April 16, 2023

The Disciples were behind locked doors

The Disciples were behind locked doors

At San Pedro we read the following sermon, first preached by James Leggett in 2002.

The disciples were behind locked doors because they were afraid. They were behind locked doors on Easter Day, and a week later, they were still huddled behind locked doors, frightened, hiding, and, at least in Thomas’ case, filled with doubt. They hardly appear to be the beginning a movement that will transform human history. But there they were.

In one way or another, we all know what the disciples were doing. We know how it feels to be in exile, or cowering behind strong, locked doors, hiding from things that frighten us. For us, this usually takes a different form than it did for Peter and the rest. What locks us in tends to be things like our fears and insecurities, our illnesses, our compulsions or addictions, our past-the hurts we have experienced and the hurts we have caused — the relationships we have or do not have, our doubts, our self-righteousness, our uncertainties, and our sin. Stuff like that. It is because of these that we know about living behind locked doors. It is because of these that we can place our selves in this story.

And we are not alone. In a lot of ways, this is the human situation. What it is like to be a person is like living behind those locked doors, confined by our “stuff,” whatever that stuff may be.

Sometimes we stop there. Sometimes we decide that our stuff is what matters most, and that living behind those doors is, if not inevitable, at least the best we can have. So we stay there, and there we are.

But the story of Easter doesn’t stop there — it goes on. It has more to say. The central thing the Easter story has to say is that God has gone through our locked doors, just as he did in the Gospel, and God has come to us. Just like that. God did this before we were fixed, even before we were better. Jesus didn’t wait for the disciples to figure out that they didn’t need to be afraid any more and unlock the doors themselves.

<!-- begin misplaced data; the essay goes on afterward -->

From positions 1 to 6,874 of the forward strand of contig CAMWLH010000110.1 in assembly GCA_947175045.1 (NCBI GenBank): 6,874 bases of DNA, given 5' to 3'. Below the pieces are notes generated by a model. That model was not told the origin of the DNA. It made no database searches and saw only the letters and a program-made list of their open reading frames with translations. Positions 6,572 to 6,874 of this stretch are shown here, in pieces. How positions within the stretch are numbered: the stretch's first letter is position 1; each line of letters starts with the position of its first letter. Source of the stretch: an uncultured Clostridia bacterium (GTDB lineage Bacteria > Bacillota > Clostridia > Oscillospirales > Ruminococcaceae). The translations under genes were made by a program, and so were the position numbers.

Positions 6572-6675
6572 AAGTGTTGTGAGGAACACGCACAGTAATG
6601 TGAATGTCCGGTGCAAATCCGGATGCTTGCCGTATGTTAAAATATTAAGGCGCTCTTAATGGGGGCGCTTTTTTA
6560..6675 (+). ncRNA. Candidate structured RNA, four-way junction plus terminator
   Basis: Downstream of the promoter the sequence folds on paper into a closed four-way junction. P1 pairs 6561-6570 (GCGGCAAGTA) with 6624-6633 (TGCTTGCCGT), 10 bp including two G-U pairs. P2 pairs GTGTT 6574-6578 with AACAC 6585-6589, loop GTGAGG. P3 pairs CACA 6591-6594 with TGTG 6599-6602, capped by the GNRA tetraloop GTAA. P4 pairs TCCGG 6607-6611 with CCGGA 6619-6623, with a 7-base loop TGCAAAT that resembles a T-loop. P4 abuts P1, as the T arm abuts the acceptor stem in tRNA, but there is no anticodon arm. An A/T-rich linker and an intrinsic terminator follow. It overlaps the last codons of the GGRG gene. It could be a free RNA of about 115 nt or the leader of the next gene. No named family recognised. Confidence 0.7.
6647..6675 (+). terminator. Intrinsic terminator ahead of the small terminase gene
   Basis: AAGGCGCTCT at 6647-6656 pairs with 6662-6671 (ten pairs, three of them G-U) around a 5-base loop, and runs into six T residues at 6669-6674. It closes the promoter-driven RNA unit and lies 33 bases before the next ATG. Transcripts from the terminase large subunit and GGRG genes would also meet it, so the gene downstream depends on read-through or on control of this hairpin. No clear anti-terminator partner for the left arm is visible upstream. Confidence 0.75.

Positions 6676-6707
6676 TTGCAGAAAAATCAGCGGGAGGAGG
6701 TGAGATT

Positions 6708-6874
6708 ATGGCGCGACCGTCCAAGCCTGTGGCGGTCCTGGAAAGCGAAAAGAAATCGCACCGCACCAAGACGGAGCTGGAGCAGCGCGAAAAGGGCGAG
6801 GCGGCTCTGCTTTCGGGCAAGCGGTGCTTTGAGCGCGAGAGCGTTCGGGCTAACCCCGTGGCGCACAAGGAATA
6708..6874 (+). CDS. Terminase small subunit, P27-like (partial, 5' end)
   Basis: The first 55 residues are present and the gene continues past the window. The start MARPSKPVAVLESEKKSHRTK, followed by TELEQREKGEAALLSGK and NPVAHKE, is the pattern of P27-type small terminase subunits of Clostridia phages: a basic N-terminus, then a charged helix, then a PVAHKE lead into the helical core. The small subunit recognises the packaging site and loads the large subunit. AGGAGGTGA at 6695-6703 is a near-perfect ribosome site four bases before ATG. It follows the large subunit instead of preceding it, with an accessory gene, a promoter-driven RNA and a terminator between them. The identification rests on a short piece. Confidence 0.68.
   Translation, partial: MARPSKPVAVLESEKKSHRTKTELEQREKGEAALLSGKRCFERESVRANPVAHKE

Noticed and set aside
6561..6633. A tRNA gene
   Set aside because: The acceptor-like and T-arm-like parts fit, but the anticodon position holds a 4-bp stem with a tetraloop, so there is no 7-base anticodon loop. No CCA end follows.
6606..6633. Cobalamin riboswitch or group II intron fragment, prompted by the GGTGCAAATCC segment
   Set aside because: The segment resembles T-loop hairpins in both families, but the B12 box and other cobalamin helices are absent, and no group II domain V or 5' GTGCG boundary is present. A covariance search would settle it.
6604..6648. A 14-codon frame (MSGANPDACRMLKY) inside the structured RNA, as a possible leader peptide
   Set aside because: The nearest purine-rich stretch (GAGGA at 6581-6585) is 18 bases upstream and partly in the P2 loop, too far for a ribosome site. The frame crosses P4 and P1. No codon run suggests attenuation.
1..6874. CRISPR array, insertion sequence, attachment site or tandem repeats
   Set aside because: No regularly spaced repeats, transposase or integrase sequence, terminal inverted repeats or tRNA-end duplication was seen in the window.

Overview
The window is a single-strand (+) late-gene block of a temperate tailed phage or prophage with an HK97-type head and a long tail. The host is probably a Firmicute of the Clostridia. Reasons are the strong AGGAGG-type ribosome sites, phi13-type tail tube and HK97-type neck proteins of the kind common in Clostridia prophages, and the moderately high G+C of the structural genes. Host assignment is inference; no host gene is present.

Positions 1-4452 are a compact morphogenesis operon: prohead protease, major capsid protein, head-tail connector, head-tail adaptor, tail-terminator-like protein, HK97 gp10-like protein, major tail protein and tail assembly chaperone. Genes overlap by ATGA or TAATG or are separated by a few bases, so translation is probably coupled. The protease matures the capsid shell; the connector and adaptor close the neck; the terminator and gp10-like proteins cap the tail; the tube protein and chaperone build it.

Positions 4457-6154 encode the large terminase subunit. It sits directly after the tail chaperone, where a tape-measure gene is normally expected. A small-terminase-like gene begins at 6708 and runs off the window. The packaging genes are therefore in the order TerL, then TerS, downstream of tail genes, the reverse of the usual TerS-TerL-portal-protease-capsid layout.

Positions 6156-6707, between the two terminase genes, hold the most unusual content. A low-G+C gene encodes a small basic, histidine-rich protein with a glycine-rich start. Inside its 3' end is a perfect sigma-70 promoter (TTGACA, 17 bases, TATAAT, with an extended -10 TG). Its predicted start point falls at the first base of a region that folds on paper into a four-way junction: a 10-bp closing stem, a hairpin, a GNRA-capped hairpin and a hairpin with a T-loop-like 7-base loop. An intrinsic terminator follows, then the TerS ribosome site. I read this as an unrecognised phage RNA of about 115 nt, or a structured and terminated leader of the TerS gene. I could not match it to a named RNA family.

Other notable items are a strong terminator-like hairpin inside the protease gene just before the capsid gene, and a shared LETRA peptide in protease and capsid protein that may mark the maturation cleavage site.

Jesus didn’t wait for Thomas to stop doubting. He didn’t wait for any of them to do anything different, or to be anyone different. He showed up. And loved them. That’s all. That’s what he did, that’s what he does now. He comes through the doors that are there, and right into the middle of whatever the stuff is; and he loves us. That’s what the resurrected Lord does.

We know that, too. Again, we know it, but probably not in exactly the same way as the disciples. Still, we know that somehow or other, in some way or other, God has come through our locked doors, into the very middle of whatever our stuff is, and loved us. We might or we might not know with any clarity exactly what happened or precisely when it happened. We might or we might not know what that means. We might not even like it. That doesn’t matter very much.

But in one way or another, we know that God is up to something, or that God might be up to something, as far as we are concerned.  So we know a little bit about what it is like for Jesus to come through the locked doors, and to love us.

Now, this is not magic. When God comes to us and loves us, everything doesn’t suddenly become perfect. Remember, all of the disciples lived and died in ways we would probably consider tragic. Legend has it that all of the Apostles died young except John, who spent his last years in exile. Our stuff is still there. It doesn’t vanish. The desire and the reasons to stay behind the locked doors are still there. But things are different. Even if we don’t realize it, or totally believe it, things are different.